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With the help of Henderson Alvarez, Jarred Cosart trying to add change-up to arsenal

FORT MYERS -- Marlins right-hander Jarred Cosart has been hearing it from pitching coaches for years: he needs to start using his change-up more often.

He knows the pitch will help him navigate through a lineup the third and fourth time through, get him deeper into games and make him a better starting pitcher overall. He just hasn't really ever trusted it enough to throw it in games.

"You get out here and Joe Mauer is in the box and you're kind of like 'Do I really want to do this?'" Cosart said following his second spring start Thursday. "I told myself today, 'You're just going to throw it.'"

Armed with a new grip -- one that he sort of copied off teammate Henderson Alvarez -- Cosart said he threw his change-up about five to six times against the Twins Thursday and got mixed results. He said the plan is to amp up the usage even more in his next start. 

"I got two swings and misses and then [gave up a] ground ball hit," Cosart said in recounting how the day went with his change. "I threw one for a strike to [Twins center fielder Aaron] Hicks on the first pitch. 

"It's going to be a huge pitch for me when we're getting in late in-game situations, sixth, seventh inning. If I get into a 2-0 count I can throw one for a strike and then get a groundball for an out. I'm really happy with the progress."

Cosart, 24, has one of the better fastballs in the game (8.0 value according to Fangraphs ranked 23rd among 87 starting pitchers in 2014). But he uses it a ton (70.1 percent) and ranked as the fifth-most fastball reliant pitcher in baseball last season, using his curveball 25.6 percent of the time and change-up only 4.2 percent of the time (62nd out of 80 starters who threw it with any frequency).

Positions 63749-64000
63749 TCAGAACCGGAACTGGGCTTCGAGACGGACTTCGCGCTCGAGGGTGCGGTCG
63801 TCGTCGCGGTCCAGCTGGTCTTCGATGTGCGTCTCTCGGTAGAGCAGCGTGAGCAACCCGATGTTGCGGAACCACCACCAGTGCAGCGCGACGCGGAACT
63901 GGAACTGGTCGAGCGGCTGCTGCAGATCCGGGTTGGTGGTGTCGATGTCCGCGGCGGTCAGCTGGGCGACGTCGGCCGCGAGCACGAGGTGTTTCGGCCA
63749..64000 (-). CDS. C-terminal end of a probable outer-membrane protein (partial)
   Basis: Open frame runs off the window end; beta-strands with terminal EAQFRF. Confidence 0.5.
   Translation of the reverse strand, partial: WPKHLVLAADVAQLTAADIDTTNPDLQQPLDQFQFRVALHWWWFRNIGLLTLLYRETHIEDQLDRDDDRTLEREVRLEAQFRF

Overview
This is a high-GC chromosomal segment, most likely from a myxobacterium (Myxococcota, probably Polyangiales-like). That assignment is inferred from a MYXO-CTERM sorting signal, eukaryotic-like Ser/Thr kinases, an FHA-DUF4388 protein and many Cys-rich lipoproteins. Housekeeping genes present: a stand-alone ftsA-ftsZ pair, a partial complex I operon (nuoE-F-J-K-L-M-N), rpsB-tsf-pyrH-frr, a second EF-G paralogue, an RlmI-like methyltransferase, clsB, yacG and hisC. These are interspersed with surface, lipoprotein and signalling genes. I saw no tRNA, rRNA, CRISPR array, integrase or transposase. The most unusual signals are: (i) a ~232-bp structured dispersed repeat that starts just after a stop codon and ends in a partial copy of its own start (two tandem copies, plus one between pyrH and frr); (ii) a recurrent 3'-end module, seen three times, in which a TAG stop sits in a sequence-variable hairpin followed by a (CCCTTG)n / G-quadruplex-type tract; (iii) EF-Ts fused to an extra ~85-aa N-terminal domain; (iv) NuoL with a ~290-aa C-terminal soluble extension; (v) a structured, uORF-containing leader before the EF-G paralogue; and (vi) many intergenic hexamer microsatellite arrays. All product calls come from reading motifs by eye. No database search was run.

So, adding the change-up to his arsenal this spring could be pivotal to his success as he makes more and more starts in the majors. He's made just 40 in two seasons and is 14-12 with 3.26 ERA.

"As you can see in the big leagues, you can't just fire heaters," manager Mike Redmond said. "You have to have off-speed pitches and have an out pitch to get these guys out."

In Thursday's 7-6 loss to the Twins, Cosart faced 10 hitters. He gave up four hits, three earned runs, a walk and a home run in two innings of work. He's not too worried about those results because he knows he's experimenting with the change-up and throwing it in pitch counts he normally wouldn't. But at the same time, Cosart said, he wants to grow and progress and not give up runs either -- even if it's just spring.

"Watching any of the great ones, they throw it," Cosart said of the changeup. "Hamels is one of the best in our division. [Max] Scherzer uses it way more now than when he got roughed up a couple times [when he first started throwing it]. It's just a matter of trusting it."

> Marlins second baseman Dee Gordon got a chance Thursday to catch up with his younger half-brother Nick Gordon, the Twins' 2014 first round pick.

A shortstop, Nick, 19, was practicing on the backfields at the Twins spring training complex Thursday morning. After his older brother's game, he was in the Marlins clubhouse hanging out.

"I walked over this morning [to the backfields] and I didn't realize how close we were to [our] stretch [time] and I almost showed up late," Gordon said. "t was my first time seeing him in a professional uniform. It was good."

The elder Gordon said he talks to his brother everyday. "Facetime, text, he doesn't let me breathe," Gordon said. "But that's what a little brother is supposed to do."

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